We will display MATLAB boxplots of the 100 fits achieved by (1) after a Monte Carlo of 100 runs, using different kernels.
At any run, independent noises are drawn to form new identification and test data.
The impulse response in (S2) also varies. It is a th order rational transfer function with norm
equal to 10 (this makes similar the contribution to the output variance of the linear and nonlinear system components) and poles inside the complex circle of radius 0.95, randomly generated
as detailed in [Pillonetto2016][section 7.4].
First, we use the Gaussian kernel (31) over an dimensional input space.
Plugged in (1), it defines the hyperparameter vector .
For tuning the Gaussian kernel hyperparameters,
the regressor vector dimension is chosen by an oracle not implementable in practice.
Specifically, at any run, for each the pair is determined
via marginal likelihood optimization [DeNicolao1] using only the identification data.
Multiple starting points have been adopted to mitigate the effect of local minima.
The oracle has then access to the test set to select, among the 50 couples,
that maximizing the prediction fit (35).
The two left boxplots in Fig. 1 report the prediction fits achieved by this procedure
applied to identify the first (top) and the second (bottom) system. Even if the Gaussian kernel is equipped with the oracle, its performance is satisfactory only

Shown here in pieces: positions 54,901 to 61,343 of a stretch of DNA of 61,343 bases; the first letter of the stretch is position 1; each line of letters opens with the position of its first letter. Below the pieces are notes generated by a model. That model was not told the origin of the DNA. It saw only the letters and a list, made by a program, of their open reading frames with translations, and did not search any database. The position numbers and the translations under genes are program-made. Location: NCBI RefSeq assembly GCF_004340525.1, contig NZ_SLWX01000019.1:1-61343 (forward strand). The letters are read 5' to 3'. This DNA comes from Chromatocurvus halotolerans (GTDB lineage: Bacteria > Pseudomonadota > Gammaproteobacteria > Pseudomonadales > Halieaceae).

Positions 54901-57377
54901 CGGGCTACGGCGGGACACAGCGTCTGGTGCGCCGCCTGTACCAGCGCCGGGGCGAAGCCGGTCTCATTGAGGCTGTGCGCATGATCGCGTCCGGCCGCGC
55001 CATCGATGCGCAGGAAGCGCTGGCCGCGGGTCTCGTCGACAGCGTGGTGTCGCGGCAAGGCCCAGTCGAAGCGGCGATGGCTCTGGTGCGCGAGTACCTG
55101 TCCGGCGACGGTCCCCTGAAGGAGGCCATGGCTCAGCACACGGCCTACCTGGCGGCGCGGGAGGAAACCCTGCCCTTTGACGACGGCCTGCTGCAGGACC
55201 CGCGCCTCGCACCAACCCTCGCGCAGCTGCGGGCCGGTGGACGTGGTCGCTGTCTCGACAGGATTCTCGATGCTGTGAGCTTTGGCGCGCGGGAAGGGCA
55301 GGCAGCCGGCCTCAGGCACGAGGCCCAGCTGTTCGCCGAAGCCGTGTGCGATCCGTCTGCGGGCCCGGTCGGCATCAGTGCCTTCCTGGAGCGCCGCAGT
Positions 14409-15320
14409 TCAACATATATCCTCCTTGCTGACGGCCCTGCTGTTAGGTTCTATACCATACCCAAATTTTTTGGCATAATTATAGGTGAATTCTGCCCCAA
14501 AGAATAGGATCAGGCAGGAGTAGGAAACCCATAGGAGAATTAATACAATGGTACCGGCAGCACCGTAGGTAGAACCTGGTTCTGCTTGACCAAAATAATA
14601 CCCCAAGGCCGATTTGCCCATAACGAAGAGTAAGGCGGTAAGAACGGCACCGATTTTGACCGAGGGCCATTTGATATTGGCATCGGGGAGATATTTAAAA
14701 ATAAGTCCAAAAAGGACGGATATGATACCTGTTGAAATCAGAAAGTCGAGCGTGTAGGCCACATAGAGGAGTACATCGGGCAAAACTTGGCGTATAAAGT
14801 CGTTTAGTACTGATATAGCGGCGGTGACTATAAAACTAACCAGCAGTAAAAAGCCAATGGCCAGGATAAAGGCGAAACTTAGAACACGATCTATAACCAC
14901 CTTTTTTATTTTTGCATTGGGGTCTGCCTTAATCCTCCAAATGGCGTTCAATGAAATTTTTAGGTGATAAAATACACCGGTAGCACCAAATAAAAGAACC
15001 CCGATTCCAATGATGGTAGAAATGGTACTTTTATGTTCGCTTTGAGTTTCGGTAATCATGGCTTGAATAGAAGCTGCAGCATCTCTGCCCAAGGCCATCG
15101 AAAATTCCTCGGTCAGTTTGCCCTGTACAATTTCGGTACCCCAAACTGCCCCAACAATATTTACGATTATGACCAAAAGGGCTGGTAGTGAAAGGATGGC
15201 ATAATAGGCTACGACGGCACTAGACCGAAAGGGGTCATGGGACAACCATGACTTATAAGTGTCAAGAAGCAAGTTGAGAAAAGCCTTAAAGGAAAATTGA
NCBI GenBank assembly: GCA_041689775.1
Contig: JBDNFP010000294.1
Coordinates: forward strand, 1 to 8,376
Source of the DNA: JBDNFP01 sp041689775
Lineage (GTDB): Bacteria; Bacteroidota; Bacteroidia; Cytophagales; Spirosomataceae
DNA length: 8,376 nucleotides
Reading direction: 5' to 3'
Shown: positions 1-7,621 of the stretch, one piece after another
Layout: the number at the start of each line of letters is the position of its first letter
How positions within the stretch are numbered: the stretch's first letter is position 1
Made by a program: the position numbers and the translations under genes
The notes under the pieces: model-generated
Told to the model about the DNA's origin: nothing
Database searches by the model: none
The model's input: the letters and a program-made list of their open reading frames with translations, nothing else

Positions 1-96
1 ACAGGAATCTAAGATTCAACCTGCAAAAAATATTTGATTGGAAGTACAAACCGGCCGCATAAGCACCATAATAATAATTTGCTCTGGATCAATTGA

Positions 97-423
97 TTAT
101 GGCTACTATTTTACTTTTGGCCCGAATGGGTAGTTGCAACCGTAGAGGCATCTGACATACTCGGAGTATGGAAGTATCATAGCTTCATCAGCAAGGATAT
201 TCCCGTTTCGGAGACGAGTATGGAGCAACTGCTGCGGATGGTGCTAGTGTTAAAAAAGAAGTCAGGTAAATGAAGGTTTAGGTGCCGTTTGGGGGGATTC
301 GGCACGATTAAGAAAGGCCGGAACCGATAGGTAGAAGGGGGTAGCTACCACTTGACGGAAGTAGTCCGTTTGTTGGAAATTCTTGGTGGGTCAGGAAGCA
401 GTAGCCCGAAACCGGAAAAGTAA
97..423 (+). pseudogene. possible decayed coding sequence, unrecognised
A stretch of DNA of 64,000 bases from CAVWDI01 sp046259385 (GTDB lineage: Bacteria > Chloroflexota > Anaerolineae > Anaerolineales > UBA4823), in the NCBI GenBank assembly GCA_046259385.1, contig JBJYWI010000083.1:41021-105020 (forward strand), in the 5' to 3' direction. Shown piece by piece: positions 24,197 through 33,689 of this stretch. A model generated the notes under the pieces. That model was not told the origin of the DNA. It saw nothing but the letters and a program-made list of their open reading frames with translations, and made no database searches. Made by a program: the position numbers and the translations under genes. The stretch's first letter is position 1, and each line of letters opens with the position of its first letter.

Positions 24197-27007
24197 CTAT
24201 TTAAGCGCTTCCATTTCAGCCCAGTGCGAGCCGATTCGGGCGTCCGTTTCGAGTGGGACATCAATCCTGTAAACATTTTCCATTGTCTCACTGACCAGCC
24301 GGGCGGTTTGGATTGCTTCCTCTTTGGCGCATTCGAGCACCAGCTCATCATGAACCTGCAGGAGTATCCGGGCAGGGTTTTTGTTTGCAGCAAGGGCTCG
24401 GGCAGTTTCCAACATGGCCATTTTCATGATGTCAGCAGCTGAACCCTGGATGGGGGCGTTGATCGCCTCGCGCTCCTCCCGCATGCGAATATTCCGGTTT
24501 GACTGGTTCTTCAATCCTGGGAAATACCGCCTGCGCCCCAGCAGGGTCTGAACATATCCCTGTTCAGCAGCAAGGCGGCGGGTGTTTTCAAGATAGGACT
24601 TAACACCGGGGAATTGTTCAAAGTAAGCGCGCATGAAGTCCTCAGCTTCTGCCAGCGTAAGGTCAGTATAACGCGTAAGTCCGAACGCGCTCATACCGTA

in the (S1) scenario while the capability of predicting outputs in the (S2) case is poor
during many runs. In place of the marginal likelihood, a crossvalidation strategy has been also used for tuning ,
obtaining results similar to those here displayed.
During the Monte Carlo, even when the number of impulse response coefficients different from zero is quite large,
we have noticed that a relatively small value for is frequently chosen, i.e. the oracle tends to use few past input values to predict . This indicates that the Gaussian kernel structure induces the oracle to introduce a significant bias to guard the estimator’s variance.
Now, we show that in this example model complexity can be better controlled
avoiding the difficult and computationally expensive choice of discrete orders.
In particular, we set and use
the new NSS kernel (34).
For tuning the NSS hyperparameter vector ,
no oracle having access to the test set is employed but just
a single continuous optimization of the marginal likelihood that uses only the identification data.
The fits achieved by NSS after the two Monte Carlo studies are in the right boxplots of the two figures above:
in both the cases the new estimator behaves very nicely.
5 Consistency of regularization networks for system identification
5.1 The regression function
In what follows, the system input is a stationary stochastic process over
in discretetime or in continuoustime.
The distribution of induces on the (Borel non degenerate) probability measure ,
from which the input locations are drawn. In view of their dependence on , the are in general correlated each other
and unbounded, e.g. for Gaussian no bounded set contains with probability one.